+ An elementary school in Wisconsin cancelled plans to read a children’s book called I am Jazz written by trans teen Jazz Jennings after a hate group got wind of it and threatened to sue the school. Mount Horeb Primary Center sent a letter to parents explaining they were going to be reading the book because the school wanted to create a more inclusive environment for a transgender student attending the school. Some “concerned parents” called anti-LGBT group Liberty Counsel who then wrote a letter to the school threatening a lawsuit if the reading wasn’t cancelled. In the letter the group misgendered Jazz and said some gibberish about the book “confusing many children” and being “false and misleading.”
“Are we anarchist?” Senia Hardwick asked. “Technically, yes.” Mx. Hardwick, 27, who prefers not to be assigned a gender — and also insists on the gender-neutral Mx. in place of Ms. or Mr. — is a staff member at Bluestockings, a bookshop and activist center at 172 Allen Street on the Lower East Side.
Even though there’s been an increase in usage of the word and considerations adding it to the Oxford English Dictionary, standards editor Philip B. Corbett says the NYT probably won’t be adopting it soon since it’s still unfamiliar to many people.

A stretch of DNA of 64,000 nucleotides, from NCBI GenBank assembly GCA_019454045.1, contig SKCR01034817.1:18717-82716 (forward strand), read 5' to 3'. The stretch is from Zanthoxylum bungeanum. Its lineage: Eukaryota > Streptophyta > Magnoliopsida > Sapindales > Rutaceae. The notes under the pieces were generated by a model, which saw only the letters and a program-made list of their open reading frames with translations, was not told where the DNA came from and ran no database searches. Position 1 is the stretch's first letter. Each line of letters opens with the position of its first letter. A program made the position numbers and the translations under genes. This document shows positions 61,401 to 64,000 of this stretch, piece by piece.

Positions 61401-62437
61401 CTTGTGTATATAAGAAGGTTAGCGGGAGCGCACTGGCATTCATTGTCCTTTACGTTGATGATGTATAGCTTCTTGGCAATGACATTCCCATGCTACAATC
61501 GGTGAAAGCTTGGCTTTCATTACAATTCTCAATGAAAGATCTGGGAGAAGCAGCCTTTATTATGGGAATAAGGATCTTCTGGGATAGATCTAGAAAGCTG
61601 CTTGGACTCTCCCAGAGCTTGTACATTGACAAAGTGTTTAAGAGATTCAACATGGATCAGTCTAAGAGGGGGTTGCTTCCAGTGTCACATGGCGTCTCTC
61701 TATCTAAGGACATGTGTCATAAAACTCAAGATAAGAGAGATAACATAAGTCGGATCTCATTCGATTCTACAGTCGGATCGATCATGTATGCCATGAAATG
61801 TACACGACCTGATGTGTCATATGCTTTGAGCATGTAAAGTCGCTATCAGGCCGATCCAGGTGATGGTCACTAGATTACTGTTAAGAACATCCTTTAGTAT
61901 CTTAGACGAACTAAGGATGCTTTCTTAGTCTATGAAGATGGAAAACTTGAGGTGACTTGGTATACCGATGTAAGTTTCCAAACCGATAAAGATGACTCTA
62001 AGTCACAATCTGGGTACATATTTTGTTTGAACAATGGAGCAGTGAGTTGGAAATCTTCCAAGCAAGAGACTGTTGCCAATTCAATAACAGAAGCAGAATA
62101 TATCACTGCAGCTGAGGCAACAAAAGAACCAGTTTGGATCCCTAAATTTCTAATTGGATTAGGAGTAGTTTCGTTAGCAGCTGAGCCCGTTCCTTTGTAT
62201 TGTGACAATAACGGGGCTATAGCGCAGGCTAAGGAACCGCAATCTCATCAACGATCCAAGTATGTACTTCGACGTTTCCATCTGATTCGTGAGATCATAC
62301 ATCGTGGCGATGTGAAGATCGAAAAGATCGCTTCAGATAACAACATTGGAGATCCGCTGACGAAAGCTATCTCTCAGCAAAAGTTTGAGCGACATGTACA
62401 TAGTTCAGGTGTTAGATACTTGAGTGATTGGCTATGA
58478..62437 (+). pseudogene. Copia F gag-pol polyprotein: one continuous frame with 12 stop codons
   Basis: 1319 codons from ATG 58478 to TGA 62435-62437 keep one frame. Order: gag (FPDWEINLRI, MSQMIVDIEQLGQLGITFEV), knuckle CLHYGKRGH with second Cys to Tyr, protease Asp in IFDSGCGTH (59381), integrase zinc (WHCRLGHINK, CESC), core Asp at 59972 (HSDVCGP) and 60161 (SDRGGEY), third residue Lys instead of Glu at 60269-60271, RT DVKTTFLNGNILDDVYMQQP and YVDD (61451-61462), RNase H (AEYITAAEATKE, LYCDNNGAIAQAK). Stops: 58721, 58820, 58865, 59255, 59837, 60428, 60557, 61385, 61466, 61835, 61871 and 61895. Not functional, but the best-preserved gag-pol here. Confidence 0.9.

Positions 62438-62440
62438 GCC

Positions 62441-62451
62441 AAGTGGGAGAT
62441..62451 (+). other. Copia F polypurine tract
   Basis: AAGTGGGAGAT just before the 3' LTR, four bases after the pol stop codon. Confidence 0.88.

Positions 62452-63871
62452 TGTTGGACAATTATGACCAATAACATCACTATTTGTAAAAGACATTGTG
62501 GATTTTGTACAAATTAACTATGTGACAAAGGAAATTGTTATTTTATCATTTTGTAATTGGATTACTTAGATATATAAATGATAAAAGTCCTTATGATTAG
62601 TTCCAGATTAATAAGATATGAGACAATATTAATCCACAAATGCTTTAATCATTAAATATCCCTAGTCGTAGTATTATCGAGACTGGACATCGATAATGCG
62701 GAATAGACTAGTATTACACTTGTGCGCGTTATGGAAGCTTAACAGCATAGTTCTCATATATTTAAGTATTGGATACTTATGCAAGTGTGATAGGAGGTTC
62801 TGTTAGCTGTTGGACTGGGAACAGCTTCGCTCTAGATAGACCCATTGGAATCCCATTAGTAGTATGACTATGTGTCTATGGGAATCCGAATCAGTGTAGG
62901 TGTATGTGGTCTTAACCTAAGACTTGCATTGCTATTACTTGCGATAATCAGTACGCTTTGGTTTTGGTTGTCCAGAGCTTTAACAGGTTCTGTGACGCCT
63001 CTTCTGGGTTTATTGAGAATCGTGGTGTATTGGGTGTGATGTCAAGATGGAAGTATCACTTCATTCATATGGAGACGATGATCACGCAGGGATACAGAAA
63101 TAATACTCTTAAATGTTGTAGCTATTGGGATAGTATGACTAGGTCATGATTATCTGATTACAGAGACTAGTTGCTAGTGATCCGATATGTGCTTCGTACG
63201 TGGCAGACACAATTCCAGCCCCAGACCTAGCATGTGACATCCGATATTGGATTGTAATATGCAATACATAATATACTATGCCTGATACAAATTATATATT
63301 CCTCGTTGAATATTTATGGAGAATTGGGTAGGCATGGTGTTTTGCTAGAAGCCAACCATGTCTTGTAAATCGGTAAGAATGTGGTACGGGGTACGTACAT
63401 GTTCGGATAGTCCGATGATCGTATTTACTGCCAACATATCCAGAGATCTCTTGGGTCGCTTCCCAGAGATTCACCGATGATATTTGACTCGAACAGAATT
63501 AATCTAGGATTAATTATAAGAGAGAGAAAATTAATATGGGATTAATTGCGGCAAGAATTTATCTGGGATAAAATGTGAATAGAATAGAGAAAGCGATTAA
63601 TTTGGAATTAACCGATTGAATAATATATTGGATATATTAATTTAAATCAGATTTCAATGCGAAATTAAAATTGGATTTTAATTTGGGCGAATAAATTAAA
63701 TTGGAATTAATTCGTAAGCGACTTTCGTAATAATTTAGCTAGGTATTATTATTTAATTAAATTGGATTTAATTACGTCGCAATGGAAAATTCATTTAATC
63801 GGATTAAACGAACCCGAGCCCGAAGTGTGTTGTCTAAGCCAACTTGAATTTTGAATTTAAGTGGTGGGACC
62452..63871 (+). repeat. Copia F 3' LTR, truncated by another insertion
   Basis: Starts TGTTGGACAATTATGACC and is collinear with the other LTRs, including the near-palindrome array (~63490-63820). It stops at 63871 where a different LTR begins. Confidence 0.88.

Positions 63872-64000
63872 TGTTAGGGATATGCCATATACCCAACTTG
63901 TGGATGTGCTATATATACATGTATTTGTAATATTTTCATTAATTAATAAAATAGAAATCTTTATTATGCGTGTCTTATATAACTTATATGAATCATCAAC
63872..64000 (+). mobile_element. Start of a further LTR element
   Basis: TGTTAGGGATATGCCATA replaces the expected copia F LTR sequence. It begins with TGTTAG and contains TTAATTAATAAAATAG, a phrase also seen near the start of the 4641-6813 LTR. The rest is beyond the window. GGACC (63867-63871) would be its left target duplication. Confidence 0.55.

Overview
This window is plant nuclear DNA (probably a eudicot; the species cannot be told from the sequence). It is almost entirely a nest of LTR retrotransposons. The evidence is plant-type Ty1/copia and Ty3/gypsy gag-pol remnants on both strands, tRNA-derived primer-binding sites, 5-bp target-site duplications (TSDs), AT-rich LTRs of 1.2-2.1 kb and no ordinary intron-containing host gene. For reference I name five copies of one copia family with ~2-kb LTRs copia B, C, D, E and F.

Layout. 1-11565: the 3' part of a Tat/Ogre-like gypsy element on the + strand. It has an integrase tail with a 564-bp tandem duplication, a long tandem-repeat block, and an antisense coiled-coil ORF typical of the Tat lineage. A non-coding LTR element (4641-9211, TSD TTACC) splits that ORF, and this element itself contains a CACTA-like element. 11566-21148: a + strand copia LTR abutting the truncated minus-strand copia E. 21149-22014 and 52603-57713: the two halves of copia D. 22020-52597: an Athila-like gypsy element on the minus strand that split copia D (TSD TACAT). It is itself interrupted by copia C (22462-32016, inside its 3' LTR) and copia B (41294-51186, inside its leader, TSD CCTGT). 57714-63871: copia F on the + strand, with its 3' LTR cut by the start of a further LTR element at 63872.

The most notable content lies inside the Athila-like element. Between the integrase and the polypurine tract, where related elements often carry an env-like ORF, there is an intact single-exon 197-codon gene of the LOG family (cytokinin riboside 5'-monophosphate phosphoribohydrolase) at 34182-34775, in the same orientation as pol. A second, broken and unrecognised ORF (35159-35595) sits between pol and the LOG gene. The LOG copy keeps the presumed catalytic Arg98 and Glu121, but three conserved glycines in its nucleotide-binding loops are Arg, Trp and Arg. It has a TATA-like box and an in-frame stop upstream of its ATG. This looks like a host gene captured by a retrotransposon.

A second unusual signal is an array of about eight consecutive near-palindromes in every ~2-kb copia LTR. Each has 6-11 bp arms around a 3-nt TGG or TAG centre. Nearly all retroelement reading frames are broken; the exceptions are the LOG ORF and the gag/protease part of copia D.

+ A federal judge denied a Detroit funeral home’s second request for super personal information about a former trans employee. RG & GR Harris Funeral Homes Inc claimed they needed information about former funeral director Aimee Stephens’ transition including, “whether she still has a penis, her family medical history, and information about her previous sexual relationships” for a lawsuit brought on Stephens’ behalf by the Equal Employment Opportunity Commission. In 2014, the funeral home fired Stephens’ after she told her employers she was going to present as a woman to work. U.S. Magistrate Judge David Grand in the Eastern District of Michigan rejected the funeral home’s claims ruling the information wasn’t relevant to Stephens’s discrimination lawsuit.
+ Not a lot of gay people have gotten married in North Dakota. In fact only 60 same-sex marriage licenses have been issued in 18 out of the 53 counties in the state, The Bismarck Tribune reports.